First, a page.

MINNEAPOLIS -- About two weeks ago, Trinity men’s hockey coach Matthew Greason went to team captain Michael Flynn with an offer.
Flynn, a senior defenseman, had been playing through a knee injury since early February, when he aggravated his surgically repaired knee in a game against Middlebury.
No, Flynn replied, “I need to get through three more games.”
That third game was Saturday night, and it ended with a national championship when Trinity (Conn.) defeated UW-Stevens Point 5-2 in the NCAA Division III Men’s Ice Hockey championship in Minneapolis. It marked the first national title for Trinity, and the second consecutive runner-up finish for the Pointers.
“Like Grease said, I just had to find a way to get through it,” Flynn said. “There was no way I was going to miss any games or sit out practice. Got to find a way to stay out there, and I did that.
“It’s been an unbelievable ride, and I wouldn’t trade it for anything else.”
Greason credited the team’s selflessness, embodied by Flynn throughout his four years in Hartford, is what drove the Bantams to the national title.
“They would do anything for the guy to the right and the left of them,” he said. “They’d block a shot, they’d take a hit to make a play; they were absolutely in it to be the best team.”
That was evident throughout the title game, an effort in which the Bantams never trailed but were frequently on the defensive. As the Pointers sent shot after shot toward the Trinity net, Bantams players created a spider web in front of goalie junior Nathaniel Heilbron, throwing their bodies around to close scoring lanes or deflect pucks in any way they could.
The teams traded goals in the first period, with Trinity sophomore forward Kyle Orlando opening things up 3:38 into the game and UW-Stevens Point senior defenseman Kyle Brodie answering late in the period. Then junior forward Michael Hawkrigg put Trinity up just 1:52 into the second period.
UW-Stevens Point was relentless, though, and when junior forward Nick D’Avolio tied the game with 10:50 remaining, the “Lets go Pointers” chants began in Ridder Arena and the team appeared on its way to a second comeback victory this weekend.
Then the momentum stopped.
Trinity sophomore forward Ethan Holdaway scored through traffic with 3:52 remaining. Then the senior defenseman Greg Rooney and senior forward Conor Coveney sealed the game with two empty-net goals in the final 36.1 seconds.
The win marked the end of the road for Trinity’s 10 seniors, a group of players who were freshmen when Greason arrived in 2011-12.
“I didn’t recruit them,” Greason said, “but the day I showed up on campus, they were 100 percent committed to everything we preach and everything we believe in: putting team first, making great decisions on and off the ice, developing young men who refuse to lose battles, who refuse to get out-willed. And these guys have embodied that on the ice, off the ice, in the summer, in the winter, and that’s what makes them such a special group.”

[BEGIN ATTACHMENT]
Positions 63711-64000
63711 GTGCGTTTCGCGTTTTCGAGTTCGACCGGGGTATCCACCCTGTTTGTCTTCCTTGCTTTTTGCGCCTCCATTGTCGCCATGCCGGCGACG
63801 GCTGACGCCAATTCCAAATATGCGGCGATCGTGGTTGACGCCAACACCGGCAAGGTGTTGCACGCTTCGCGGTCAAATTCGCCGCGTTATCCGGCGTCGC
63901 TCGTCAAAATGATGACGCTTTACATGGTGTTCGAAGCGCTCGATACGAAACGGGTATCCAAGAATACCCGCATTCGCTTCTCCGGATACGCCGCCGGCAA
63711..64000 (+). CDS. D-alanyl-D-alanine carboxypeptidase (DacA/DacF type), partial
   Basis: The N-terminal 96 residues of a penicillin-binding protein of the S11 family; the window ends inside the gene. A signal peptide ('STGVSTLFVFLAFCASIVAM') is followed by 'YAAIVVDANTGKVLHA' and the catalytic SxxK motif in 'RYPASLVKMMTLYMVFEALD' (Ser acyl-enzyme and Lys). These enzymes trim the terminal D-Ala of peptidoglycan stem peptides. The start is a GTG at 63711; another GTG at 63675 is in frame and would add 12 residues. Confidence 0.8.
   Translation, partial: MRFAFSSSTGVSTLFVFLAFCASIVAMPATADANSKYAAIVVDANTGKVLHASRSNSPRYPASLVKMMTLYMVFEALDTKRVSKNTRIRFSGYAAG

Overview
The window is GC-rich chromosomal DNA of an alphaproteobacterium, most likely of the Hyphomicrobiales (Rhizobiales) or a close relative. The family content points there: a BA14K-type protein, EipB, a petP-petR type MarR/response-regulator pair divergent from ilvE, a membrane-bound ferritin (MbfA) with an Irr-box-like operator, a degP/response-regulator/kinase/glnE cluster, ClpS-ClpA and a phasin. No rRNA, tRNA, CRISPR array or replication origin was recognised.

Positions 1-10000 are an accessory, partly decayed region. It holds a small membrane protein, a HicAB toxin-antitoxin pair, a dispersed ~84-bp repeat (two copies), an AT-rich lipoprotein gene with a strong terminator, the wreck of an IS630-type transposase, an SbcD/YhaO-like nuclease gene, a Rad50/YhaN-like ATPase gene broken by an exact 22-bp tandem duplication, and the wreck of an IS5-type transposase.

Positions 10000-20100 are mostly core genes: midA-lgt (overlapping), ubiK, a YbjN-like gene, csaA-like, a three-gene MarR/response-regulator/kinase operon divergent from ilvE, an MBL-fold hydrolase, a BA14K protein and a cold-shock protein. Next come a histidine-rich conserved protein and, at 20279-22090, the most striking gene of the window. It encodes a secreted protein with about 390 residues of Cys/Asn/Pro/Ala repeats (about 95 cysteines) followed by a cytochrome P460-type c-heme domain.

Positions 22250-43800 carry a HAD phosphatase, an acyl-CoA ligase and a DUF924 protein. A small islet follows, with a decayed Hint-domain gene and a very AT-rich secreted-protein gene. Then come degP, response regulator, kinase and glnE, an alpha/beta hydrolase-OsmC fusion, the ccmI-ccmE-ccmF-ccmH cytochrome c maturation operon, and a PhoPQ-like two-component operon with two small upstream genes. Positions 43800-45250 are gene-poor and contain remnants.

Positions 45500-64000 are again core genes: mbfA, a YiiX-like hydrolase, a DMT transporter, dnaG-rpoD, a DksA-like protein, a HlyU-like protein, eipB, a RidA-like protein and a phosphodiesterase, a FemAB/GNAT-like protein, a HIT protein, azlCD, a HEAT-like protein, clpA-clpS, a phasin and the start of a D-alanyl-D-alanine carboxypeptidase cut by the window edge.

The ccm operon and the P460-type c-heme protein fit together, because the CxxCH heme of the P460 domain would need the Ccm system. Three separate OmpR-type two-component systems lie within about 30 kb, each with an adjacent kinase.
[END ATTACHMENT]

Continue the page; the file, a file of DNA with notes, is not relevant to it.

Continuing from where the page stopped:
The group experienced ups and downs over those four years.
As freshmen, they won just nine games. Then, in 2013-14, the Bantams went 21-5 and had one of the nation’s top-ranked offenses, but a loss in the NESCAC tournament kept them out on the NCAA tournament. The story almost repeated itself this year. Trinity, then ranked No. 2 in the nation and having the best record in the league, lost to Tufts in the first round of the conference tournament.
This year, though, the Bantams made the 11-team NCAA field as an at-large team, and they made the most of it.
“This group of guys, if you ever spent any amount of time around them, you know immediately how special they are as people,” Greason said. “Today everybody learned how special they are as hockey players, but this is one of the best groups of young men I have ever been fortunate enough to be around.”
That character stems from the team’s leaders, including those seniors and especially the tri-captains: Flynn, forward Jackson Brewer and defenseman Paul Burns.
At the top of that list, though, is Flynn.
“Flynny has set the groundwork for what a great captain is,” Greason said. “Every person to a man knows who our leader is, and he’s sitting right here.”
Flynn, a two-year captain, doesn’t wow with gaudy stats or flashy play, but with effort like that displayed in the past several weeks.
“Kid’s been playing on one knee for about one month right now,” Greason said. “Nobody would ever know it, he’s playing at an All-American level on one knee.”
As the Bantams celebrated Saturday night, Greason couldn’t help but take a moment to think about the future. But only for a minute.
“Truth be told, at some point it’s going to sink in that the next line chart I write as a head coach is going to be the first time I don’t have Michael Flynn in the lineup, and I’m scared of that,” he said. “But we’ll find a way around that. It’s just going to be sad to see these seniors go, but man we’re going to enjoy this for a while.”